A substantial percent of those surveyed are ignoring "heart-healthy" behaviors - even among populations with three out of three risk factors (hypertension, high cholesterol and family history of heart disease or stroke):

  • 35% of Americans, including 23% of those with three risk factors, do not try to avoid fatty foods.
  • 24% of Americans, including33% of those with three risk factors, do not try to maintain a healthy weight.

"Doctors understand what is good for their patients but are frustrated by the difficulties they face in convincing people to incorporate heart healthy practices into their lives," said Dr. David Bradford, Professor, and Director of the Center for Health Economic and Policy Studies at the Medical University of South Carolina and another of the panelists. "Even today, we continue to see that most people prefer bad behavior and find the short-term pain of a healthy lifestyle is far greater than what they may see as long-term gain."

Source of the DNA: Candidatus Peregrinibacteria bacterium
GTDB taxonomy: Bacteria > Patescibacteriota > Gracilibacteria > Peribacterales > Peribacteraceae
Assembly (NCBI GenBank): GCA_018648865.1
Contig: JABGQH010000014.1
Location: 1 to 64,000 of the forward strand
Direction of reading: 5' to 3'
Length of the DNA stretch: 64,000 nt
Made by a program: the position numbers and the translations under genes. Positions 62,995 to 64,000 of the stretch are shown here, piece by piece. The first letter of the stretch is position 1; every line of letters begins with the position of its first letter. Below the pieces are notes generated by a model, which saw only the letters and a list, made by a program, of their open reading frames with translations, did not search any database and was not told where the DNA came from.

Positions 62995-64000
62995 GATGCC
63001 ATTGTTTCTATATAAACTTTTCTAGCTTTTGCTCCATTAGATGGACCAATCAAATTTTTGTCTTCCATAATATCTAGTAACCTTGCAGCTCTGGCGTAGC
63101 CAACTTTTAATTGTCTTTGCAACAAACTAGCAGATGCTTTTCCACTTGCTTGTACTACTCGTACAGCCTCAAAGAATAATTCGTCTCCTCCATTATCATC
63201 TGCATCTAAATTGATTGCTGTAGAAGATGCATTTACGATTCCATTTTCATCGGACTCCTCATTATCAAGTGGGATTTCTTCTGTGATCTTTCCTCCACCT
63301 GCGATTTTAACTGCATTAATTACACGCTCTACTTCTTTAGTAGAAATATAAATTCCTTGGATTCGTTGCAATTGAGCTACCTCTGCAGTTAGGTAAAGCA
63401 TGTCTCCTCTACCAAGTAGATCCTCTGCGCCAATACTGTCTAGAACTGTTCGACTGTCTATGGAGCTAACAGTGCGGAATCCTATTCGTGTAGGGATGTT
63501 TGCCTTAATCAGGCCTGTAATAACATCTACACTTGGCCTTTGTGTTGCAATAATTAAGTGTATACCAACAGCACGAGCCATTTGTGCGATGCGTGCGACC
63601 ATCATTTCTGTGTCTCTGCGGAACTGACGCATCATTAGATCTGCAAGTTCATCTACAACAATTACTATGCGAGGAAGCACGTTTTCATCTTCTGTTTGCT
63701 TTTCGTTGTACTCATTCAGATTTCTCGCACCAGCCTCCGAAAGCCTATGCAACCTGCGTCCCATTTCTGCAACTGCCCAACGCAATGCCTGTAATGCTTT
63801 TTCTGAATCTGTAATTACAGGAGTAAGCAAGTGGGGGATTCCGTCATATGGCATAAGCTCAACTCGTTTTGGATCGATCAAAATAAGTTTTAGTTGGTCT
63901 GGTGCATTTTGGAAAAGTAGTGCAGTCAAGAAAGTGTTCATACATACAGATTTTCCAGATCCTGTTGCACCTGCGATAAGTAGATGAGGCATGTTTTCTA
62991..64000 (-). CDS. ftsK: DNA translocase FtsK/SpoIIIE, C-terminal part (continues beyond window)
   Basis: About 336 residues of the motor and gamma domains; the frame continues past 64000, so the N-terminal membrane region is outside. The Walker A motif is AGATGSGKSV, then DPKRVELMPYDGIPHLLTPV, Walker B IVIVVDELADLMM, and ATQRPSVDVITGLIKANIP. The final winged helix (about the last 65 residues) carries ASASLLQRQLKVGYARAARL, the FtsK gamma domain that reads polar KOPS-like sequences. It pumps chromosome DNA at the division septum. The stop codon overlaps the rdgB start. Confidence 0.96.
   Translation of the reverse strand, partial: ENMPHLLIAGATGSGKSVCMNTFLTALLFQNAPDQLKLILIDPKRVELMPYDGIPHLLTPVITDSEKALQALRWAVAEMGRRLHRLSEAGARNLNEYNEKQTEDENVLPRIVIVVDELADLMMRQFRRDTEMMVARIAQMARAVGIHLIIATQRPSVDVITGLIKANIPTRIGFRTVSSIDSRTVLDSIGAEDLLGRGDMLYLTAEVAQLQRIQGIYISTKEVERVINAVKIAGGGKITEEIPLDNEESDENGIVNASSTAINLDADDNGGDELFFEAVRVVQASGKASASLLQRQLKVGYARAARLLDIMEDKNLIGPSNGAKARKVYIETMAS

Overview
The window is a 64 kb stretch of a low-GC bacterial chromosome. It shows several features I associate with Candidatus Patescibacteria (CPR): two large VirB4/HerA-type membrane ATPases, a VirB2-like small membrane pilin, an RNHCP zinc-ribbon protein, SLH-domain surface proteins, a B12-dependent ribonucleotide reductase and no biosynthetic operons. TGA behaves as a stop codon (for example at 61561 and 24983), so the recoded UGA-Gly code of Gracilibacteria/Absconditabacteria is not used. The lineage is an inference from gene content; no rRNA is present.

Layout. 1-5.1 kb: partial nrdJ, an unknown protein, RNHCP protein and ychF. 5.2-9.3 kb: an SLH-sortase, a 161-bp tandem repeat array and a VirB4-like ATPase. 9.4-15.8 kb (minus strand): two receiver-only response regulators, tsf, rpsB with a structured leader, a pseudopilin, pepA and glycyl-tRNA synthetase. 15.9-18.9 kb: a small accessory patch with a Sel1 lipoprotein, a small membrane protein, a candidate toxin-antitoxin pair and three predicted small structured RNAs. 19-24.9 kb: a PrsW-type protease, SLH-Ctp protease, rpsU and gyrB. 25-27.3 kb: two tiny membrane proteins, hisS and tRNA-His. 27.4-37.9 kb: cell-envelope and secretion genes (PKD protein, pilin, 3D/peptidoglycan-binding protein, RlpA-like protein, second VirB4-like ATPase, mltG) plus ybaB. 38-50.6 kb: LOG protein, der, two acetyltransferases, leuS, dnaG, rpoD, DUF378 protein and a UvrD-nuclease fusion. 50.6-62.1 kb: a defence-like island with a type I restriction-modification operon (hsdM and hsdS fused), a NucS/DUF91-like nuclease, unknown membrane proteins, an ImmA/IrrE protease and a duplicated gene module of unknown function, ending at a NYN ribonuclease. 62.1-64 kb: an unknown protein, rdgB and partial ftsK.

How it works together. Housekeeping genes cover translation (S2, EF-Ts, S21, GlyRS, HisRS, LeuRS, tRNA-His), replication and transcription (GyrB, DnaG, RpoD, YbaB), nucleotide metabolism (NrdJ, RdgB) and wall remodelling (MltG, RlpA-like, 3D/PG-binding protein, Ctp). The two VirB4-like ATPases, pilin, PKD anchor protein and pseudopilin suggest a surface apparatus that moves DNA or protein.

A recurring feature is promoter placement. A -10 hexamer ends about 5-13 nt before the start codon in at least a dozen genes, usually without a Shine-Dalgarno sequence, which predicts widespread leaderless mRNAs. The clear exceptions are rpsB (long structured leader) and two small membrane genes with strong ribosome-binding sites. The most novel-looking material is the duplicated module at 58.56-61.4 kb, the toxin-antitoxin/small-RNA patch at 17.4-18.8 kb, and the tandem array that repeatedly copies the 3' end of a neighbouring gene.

More information about this panel discussion and the future of cardiovascular health can be found in the most recent issue of The Pfizer Journal® entitled "Heart Disease: An All-Out Attack on Risk," which can be read online at

About The Survey

Harris Interactive conducted the online survey with the U.S. among 2,111 respondents ages 18 and over. The sample was adjusted with both demographic weighting and Harris Interactive's proprietary propensity weighting to ensure representation of the entire U.S. adult population.